Monday, 13 February 2017

OUTing The Past

 My notes of an event at the National Archives on 11 February 2017

This year, The National Archives was one of the national hubs for the OUTing the Past: National LGBT History Festival. The speakers at this event were chosen to reflect the TNA’s vast collection (some 11-12 MILLION items are archived there).

Mark Dunton spoke first about the Sexual Offences Act, 1967, which came into force 50 years ago. This topic has been touched upon recently on this blog, but I was able to glean additional insights, thanks to Mark’s excellent talk.

He showed an article from The Sunday Pictorial on 25th May 1952 with a bold headline “Evil Men”. It was not talking about murderers or gangsters, but about homosexual men - whom the article equated with paedophiles, as was par for the course in those times.

The 1950s were a repressive time when homosexuals were at risk of blackmail and there were many high profile prosecutions, including that of Lord Montagu in 1954.

In 1958, the Homosexual Law Reform Society was set up, at least in part because it was clear that the Government had no intention of following the recommendations of the Wolfenden Report, published in September 1957.

In October 1965, an opinion poll (in The Daily Mail of all places) suggested that a large majority of respondents, while still of the view that homosexuals needed psychiatric or medical help, thought that they ought not to be made criminals.

The Sexual Offences Act 1967 was finally passed by a vote of 99-14 (at 5.44am, which may explain the low numbers) and received Royal Assent on 27th July 1967.

Mark noted that the requirement that homosexual acts should take place ‘in private’ was followed strictly by the Police and so prosecutions went on at similar rate as they had before that Act for some time.

In her talk, Sapphic Suffragettes: The key role of lesbians in the fight for Votes for Women, writer Hillary McCollum explored the impact and role of woman loving women in the Suffragette Movement. As always, lesbian history is even more difficult to uncover than gay male history, but she wove a fascinating story about the Pankhursts and their associates.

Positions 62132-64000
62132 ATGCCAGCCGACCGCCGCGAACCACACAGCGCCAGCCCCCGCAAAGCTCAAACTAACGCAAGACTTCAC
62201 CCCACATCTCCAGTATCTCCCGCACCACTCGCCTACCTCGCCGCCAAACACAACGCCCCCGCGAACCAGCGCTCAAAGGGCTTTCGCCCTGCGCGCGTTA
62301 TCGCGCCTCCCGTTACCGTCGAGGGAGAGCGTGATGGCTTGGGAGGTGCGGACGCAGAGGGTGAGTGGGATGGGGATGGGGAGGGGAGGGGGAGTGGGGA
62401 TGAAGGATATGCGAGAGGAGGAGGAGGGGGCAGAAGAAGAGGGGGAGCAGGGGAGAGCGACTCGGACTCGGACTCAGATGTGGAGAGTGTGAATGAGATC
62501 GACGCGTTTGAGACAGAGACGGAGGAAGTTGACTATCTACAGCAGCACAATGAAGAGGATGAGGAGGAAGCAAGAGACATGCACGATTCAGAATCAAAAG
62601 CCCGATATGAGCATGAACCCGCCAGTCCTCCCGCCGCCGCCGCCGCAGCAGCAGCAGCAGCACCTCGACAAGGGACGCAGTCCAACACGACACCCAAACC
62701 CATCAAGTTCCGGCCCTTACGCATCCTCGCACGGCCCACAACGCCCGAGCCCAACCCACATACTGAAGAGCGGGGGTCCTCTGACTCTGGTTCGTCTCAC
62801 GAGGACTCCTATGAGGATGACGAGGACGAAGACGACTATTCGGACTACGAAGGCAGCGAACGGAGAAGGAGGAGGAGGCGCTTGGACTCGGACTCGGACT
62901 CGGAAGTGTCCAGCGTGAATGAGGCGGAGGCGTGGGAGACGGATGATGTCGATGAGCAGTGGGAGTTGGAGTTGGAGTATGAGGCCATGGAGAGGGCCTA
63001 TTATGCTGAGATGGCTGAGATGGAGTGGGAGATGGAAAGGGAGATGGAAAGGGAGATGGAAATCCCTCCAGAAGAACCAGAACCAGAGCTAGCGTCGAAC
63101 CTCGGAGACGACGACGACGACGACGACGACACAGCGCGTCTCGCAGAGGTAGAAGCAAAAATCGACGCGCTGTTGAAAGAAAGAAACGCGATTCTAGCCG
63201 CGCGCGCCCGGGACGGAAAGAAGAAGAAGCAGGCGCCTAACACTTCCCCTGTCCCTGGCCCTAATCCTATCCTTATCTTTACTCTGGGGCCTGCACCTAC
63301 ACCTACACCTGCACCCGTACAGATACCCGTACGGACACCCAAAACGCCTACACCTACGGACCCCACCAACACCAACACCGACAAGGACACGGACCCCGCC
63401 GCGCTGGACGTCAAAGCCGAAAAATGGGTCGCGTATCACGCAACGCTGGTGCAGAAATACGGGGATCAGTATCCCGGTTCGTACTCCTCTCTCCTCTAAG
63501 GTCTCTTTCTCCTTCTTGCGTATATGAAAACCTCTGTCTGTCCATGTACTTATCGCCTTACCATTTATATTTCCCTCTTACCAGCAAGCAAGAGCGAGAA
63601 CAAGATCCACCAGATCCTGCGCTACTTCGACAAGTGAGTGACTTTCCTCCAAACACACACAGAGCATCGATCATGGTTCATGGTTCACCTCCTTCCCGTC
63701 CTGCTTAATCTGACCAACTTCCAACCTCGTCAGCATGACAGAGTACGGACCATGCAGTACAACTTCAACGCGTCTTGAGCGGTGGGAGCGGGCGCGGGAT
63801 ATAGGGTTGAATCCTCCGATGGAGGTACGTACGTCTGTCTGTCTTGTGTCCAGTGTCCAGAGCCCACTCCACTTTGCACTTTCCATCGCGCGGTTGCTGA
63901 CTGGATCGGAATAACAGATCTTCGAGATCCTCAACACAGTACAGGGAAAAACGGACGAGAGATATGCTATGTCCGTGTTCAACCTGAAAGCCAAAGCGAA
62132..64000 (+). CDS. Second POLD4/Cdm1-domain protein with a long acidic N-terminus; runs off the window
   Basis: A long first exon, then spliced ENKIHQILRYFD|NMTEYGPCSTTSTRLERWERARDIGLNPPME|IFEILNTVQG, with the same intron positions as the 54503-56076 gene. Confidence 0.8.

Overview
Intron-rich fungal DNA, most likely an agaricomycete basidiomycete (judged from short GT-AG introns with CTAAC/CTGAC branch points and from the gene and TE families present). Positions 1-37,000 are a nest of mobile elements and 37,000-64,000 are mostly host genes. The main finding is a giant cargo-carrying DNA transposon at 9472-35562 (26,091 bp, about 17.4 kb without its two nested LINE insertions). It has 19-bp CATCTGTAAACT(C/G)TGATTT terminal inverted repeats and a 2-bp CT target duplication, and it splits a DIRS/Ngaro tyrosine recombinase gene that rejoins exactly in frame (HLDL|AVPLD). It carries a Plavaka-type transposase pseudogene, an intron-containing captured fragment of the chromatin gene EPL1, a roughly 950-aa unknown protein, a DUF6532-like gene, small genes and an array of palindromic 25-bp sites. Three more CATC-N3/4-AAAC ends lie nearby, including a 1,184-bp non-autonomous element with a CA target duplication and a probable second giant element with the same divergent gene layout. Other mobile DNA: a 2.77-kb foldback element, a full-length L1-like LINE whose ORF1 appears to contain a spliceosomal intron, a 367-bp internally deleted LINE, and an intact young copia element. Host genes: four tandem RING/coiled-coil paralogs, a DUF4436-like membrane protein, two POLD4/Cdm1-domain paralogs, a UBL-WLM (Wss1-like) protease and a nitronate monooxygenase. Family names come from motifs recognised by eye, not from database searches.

The Bodyguard were new to me, a group of women trained in jujitsu by Edith Garrud who provided security at rallies and helped suffragettes escape from difficult situations.

So too, Lilian Lenton who was repeatedly arrested for arson and underwent force feeding. Several times she escaped custody or arrest dressed as a man.

Dr Emma Vickers of Liverpool John Moores University spoke about the Dry Your Eyes, Princess exhibition shown last year at the Museum of Liverpool. It was based on her research into the experience of trans* veterans before, during and after life in the armed forces and photographs by Stephen King.

It was interesting to hear that, while the forces are currently very willing to show how supportive they now are, with a number of media-trained personnel able to tell their stories, they are much less willing to discuss previous, much less happy stories.

There followed a break, during which we were able to look at some of the LGBT relevant documents held at the Archive. Then there was a moving performance by some of the TNA’s staff based on the writings of Oscar Wilde during his imprisonment.

In Sex at Sea: Homosexuality and the Royal Navy in the Great War, Dr Laura Rowe of the University of Exeter discussed life at sea during the First World War, where men in the Navy in particular were in a very homosocial environment. She used the term ‘homosex’ to talk about same sex sexual activity between men in a confined environment who might well not be homosexual, but who had no other sexual outlet.

Much of her evidence is from a limited number of discipline cases and courts martial of what were effectively criminal offences. Interestingly, she had found that sexual activity between men of similar rank was frequently ignored, but where there was a large difference in rank or where Boy Seamen (who might be as young as 15) were involved matters were taken far more seriously. Indeed, in the latter instance, the Navy took a very paternalistic view and might treat the older participant very harshly.

She noted also that naval regulations in this area were extremely lengthy and complex and took the view that male rape was not possible. The idea was that no man would submit unwillingly to such disgusting practices.

The final talk was in many ways the most moving - so my notes are annoyingly scant. E-J Scott spoke about the Museum of Transology. This is an exhibition at the Fashion Space Gallery, running until 22nd April 2017. It is a display of trans artefacts of various kinds, provided by individual trans* people, who in some cases felt the exhibition was so important that they donated items of great personal significance.

E-J is hoping to find a place to hold this collection once the exhibition closes.

1 comment:

  1. Thank you Chris for the solid work so far. I imagine that following up this agenda through case law would tell a fuller story but also take up a huge amount more time in research, which also required contextualization. What I really meant to write about is how male homosexuality became legal in the regions of the UK, the story of 'coming out' in the North of England, Wales, Scotland, Ireland and Northern Ireland. Please accept the following link to a 50 mins video re homosexuality and Northern Ireland as your starter for the story.